Gallinago undulata 

Scope: Global
Language: English

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Taxonomy [top]

Kingdom Phylum Class Order Family
Animalia Chordata Aves Charadriiformes Scolopacidae

Scientific Name: Gallinago undulata (Boddaert, 1783)
Common Name(s):
English Giant Snipe
Taxonomic Source(s): SACC. 2005 and updates. A classification of the bird species of South America. Available at: #

Assessment Information [top]

Red List Category & Criteria: Least Concern ver 3.1
Year Published: 2016
Date Assessed: 2016-10-01
Assessor(s): BirdLife International
Reviewer(s): Butchart, S. & Symes, A.
Facilitator/Compiler(s): Butchart, S., Harding, M., Ekstrom, J.
This species has an extremely large range, and hence does not approach the thresholds for Vulnerable under the range size criterion (Extent of Occurrence <20,000 km2 combined with a declining or fluctuating range size, habitat extent/quality, or population size and a small number of locations or severe fragmentation). Despite the fact that the population trend appears to be decreasing, the decline is not believed to be sufficiently rapid to approach the thresholds for Vulnerable under the population trend criterion (>30% decline over ten years or three generations). The population size has not been quantified, but it is not believed to approach the thresholds for Vulnerable under the population size criterion (<10,000 mature individuals with a continuing decline estimated to be >10% in ten years or three generations, or with a specified population structure). For these reasons the species is evaluated as Least Concern.
Previously published Red List assessments:

Geographic Range [top]

Range Description:This taxon exists in two forms: the nominate undulata occurs in two disjunct areas, one in Colombia, and the other from Venezuela through Guyana, Suriname and French Guiana to extreme north-east Brazil; the race gigantea is found in eastern Bolivia, eastern Paraguay and south-east Brazil, and probably also in Uruguay and north-east Argentina (del Hoyo et al. 1996). It occurs in Reserva Natural del Bosque Mbaracayú and Golondrina Private Nature Reserve, Paraguay (Lowen et al. 1996), and all recent records for Venezuela have been from Canaima National Park and World Heritage Site (C. Sharpe in litt. 2003).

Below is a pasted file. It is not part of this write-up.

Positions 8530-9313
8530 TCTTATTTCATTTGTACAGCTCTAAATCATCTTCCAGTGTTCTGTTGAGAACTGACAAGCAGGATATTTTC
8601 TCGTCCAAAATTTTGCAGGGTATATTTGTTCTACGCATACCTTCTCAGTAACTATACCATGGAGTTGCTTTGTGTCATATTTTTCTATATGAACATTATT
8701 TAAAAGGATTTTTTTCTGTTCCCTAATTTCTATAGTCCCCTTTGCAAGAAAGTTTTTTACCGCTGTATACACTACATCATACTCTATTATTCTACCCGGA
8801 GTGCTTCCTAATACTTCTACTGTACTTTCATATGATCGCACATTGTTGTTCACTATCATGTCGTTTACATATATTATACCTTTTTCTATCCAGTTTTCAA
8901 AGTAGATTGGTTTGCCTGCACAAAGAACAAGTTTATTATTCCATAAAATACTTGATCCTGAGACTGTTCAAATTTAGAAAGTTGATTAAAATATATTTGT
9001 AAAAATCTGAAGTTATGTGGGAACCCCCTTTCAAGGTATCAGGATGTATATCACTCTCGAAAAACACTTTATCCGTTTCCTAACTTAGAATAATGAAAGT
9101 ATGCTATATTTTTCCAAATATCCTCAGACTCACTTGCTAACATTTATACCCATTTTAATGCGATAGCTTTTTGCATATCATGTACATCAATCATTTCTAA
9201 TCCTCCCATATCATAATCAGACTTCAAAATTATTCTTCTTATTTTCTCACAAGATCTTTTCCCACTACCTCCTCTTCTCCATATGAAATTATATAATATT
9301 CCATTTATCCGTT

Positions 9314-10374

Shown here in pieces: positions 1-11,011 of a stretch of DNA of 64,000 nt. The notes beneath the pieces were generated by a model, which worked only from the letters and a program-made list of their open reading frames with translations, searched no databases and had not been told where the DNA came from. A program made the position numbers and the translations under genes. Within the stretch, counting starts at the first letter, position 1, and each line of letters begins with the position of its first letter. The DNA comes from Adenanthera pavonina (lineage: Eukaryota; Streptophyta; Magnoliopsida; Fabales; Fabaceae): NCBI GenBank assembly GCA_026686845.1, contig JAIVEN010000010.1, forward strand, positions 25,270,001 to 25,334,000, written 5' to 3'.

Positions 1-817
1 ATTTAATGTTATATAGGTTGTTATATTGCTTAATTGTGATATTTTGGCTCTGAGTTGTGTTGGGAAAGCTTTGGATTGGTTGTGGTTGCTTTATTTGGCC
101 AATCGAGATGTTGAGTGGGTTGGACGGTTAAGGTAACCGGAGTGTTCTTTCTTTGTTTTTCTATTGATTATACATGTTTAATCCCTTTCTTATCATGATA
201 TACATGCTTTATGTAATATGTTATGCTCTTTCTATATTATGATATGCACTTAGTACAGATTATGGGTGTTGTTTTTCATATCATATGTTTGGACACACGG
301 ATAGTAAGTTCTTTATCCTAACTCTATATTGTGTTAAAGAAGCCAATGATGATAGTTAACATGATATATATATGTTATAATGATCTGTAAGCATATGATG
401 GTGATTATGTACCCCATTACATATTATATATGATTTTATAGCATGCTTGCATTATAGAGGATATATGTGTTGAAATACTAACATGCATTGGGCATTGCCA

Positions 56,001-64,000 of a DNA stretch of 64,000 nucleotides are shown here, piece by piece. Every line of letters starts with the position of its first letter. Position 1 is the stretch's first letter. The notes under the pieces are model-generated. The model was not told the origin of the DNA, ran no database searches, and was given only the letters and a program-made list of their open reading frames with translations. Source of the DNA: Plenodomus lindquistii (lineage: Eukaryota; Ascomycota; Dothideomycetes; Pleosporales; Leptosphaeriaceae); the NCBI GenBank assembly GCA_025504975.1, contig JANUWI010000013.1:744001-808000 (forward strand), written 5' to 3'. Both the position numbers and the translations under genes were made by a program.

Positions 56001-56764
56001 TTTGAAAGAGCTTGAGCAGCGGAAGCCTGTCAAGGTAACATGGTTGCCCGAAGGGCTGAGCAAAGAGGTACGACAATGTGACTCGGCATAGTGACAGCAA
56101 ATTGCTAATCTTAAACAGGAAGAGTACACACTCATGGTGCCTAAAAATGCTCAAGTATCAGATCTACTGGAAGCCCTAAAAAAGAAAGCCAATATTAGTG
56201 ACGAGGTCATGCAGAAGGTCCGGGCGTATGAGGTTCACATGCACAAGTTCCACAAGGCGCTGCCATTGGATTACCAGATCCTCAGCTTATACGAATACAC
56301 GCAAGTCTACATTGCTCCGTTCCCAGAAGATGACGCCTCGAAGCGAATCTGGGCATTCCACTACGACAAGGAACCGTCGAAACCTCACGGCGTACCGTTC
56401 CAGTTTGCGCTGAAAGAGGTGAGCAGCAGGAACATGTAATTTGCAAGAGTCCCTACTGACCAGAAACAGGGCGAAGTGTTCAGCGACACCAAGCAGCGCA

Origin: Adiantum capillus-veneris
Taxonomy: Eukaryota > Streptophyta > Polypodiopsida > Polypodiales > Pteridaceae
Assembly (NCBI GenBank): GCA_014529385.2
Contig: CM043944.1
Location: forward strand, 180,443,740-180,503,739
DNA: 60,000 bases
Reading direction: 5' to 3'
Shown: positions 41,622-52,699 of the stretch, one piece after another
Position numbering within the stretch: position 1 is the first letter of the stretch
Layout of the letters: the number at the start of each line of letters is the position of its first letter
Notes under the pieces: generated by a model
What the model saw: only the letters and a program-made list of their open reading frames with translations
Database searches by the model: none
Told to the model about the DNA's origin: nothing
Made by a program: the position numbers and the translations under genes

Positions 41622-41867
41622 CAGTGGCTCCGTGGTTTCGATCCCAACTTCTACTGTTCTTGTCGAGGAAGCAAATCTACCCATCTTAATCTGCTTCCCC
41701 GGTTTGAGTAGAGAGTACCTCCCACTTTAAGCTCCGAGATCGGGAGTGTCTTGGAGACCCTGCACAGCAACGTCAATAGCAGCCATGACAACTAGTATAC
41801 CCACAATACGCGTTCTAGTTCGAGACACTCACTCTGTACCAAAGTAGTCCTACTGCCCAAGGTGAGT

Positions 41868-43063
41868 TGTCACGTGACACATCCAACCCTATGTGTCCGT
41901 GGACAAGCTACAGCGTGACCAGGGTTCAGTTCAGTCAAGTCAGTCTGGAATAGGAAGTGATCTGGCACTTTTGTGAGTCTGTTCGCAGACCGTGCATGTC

Countries occurrence:
Bolivia, Plurinational States of; Brazil; Colombia; French Guiana; Guyana; Paraguay; Suriname; Venezuela, Bolivarian Republic of
Additional data:
Continuing decline in area of occupancy (AOO):Unknown
Extreme fluctuations in area of occupancy (AOO):NoEstimated extent of occurrence (EOO) - km2:9010000
Continuing decline in extent of occurrence (EOO):UnknownExtreme fluctuations in extent of occurrence (EOO):No
Continuing decline in number of locations:Unknown
Extreme fluctuations in the number of locations:No
Upper elevation limit (metres):2200
Range Map:Click here to open the map viewer and explore range.

Population [top]

Population:The global population size has not been quantified, but the species is regarded as local and uncommon in Colombia, and is nowhere common, but its nocturnal habits and extremely secretive behaviour might exaggerate the impression of its scarcity (del Hoyo et al. 1996).

Trend Justification:  The overall population trend is decreasing, although some populations have unknown trends (Wetlands International 2006).
Current Population Trend:Decreasing
Additional data:
Number of mature individuals:UnknownContinuing decline of mature individuals:Unknown
Extreme fluctuations:NoPopulation severely fragmented:No
Continuing decline in subpopulations:Unknown
Extreme fluctuations in subpopulations:NoAll individuals in one subpopulation:No

Habitat and Ecology [top]

Habitat and Ecology:the species has been found in tall vegetation in swamps and flooded grasslands, and occasionally in dry savannas (Hayman et al. 1986), from the tropical zone locally up to 2,200 m (del Hoyo et al. 1996). It apparently also occurs in degraded habitat following forest clearance (J. Mazar Barnett verbally 1998). Its diet apparently includes frogs and it may feed only at night (del Hoyo et al. 1996). In Brazil, nests have been found in September and from November to early January; nests are generally placed on a small hillock between swamps, and 2-4 eggs are laid (del Hoyo et al. 1996). The movements of this species are very poorly understood, and it appears to arrive seasonally at some sites, apparently after rain (del Hoyo et al. 1996).
Systems:Terrestrial; Freshwater
Continuing decline in area, extent and/or quality of habitat:Unknown
Generation Length (years):4.8
Movement patterns:Not a Migrant
Congregatory:Congregatory (and dispersive)

Threats [top]

Major Threat(s): The species is reported to suffer severe hunting pressure in French Guiana, and may be hunted throughout its range, being apparently easier to shoot than some other sympatric snipes (del Hoyo et al. 1996, van Gils and Wiersma 1996), although it does not appear to be hunted in Venezuela (C. Sharpe in litt. 2003). Habitat loss is presumably a threat, at least in part of its range, as less than 5% of the Brazilian cerrado remained in a virgin state by 1988 (Cavalcanti 1988) with most of the destruction having occurred since 1960 (Collar et al. 1992).

Citation: BirdLife International. 2016. Gallinago undulata. The IUCN Red List of Threatened Species 2016: e.T22693121A93384942. . Downloaded on 27 May 2018.
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